This article examines the relational characteristics of firmg-regulator interactions. Many political economists have focused on the relevance, costs, processes, and beneficiaries of regulation. Alternatively, most management researchers treat regulation as one of many environmental factors firms must consider in developing strategy. This article extends management research by examining the subjective, relational components of firmg-regulator interactions. Using social exchange and relational governance theories, hypotheses are developed to examine how firms' interactions with their regulators affect both the frequency with which they are monitored and the evaluation they receive. A within-industry (i.e., banking), within-region (i.e., the Northeast) sample is used to examine the relational characteristics of firmg-regulator interactions concerning the Community Reinvestment Act. The results indicate that relational characteristics explain a significant amount of incremental variance in predicting the frequency of monitoring and evaluation, over that explained by objective measures and prior performance.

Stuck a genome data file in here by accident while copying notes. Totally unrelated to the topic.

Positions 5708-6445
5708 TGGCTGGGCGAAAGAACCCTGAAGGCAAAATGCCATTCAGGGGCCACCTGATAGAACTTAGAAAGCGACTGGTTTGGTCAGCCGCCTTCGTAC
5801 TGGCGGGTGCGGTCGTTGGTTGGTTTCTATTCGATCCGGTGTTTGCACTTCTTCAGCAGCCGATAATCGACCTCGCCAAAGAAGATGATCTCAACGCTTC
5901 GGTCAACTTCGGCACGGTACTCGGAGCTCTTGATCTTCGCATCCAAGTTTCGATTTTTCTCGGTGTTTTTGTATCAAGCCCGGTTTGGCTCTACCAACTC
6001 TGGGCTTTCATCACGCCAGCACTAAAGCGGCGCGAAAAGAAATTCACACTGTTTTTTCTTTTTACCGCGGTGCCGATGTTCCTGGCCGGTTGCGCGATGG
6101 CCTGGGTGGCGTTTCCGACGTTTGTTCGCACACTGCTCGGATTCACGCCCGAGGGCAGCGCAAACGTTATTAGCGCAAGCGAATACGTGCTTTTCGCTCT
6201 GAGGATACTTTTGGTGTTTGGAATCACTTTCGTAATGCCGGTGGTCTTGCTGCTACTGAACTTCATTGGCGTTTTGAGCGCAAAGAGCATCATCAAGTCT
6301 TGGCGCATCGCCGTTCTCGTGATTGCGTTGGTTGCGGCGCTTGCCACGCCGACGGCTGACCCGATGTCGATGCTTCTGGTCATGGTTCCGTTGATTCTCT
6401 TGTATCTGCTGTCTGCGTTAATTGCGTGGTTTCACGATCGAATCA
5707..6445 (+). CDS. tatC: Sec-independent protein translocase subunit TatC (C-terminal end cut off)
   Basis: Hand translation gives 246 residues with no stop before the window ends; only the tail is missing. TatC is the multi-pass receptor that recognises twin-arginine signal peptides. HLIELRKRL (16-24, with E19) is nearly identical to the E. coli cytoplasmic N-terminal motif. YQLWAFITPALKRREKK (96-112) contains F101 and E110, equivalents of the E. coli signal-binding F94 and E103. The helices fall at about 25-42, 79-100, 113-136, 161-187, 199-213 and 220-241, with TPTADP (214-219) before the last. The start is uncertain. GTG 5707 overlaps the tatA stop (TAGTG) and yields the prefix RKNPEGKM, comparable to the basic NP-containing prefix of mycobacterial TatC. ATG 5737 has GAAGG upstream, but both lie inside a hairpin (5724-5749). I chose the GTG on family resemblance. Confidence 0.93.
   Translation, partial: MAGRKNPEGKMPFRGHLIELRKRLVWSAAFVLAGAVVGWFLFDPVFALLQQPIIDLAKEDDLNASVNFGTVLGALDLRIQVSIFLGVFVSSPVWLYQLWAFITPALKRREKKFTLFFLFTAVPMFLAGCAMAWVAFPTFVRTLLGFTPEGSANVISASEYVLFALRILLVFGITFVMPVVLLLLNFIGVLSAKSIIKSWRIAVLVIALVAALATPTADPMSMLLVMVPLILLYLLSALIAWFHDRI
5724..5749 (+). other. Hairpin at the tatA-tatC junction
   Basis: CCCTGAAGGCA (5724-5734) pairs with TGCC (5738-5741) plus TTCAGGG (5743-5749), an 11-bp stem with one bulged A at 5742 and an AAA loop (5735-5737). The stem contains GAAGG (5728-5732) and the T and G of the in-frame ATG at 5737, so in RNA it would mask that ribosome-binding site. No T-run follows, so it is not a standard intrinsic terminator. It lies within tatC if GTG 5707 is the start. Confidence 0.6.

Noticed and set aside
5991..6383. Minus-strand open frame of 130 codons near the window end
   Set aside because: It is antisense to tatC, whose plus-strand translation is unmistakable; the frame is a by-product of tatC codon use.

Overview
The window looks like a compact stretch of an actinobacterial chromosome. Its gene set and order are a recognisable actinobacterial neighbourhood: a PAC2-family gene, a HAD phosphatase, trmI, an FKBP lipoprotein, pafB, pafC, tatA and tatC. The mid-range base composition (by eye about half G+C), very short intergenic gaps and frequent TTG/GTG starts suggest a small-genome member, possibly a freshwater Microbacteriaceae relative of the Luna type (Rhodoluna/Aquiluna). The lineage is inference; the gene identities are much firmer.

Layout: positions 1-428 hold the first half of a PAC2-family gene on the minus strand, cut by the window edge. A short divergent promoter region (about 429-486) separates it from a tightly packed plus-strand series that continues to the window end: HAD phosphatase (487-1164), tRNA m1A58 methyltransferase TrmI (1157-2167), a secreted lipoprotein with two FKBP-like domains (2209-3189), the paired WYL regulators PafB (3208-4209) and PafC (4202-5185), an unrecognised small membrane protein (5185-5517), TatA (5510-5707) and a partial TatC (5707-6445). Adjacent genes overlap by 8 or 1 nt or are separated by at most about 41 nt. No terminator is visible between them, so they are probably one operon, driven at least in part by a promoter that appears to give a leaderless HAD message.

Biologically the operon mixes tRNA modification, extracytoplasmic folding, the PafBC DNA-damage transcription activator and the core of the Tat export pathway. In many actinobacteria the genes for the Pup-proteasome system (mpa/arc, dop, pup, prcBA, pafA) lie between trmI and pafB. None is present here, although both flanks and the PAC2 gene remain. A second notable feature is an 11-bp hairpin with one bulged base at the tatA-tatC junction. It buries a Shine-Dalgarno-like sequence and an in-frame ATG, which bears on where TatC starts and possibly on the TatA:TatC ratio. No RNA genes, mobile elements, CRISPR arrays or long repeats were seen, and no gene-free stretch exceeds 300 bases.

- Regulator-firm relations
- Relational governance
- Social exchange
- Strategic management
ASJC Scopus subject areas
- Business, Management and Accounting (miscellaneous)
- Social Sciences (miscellaneous)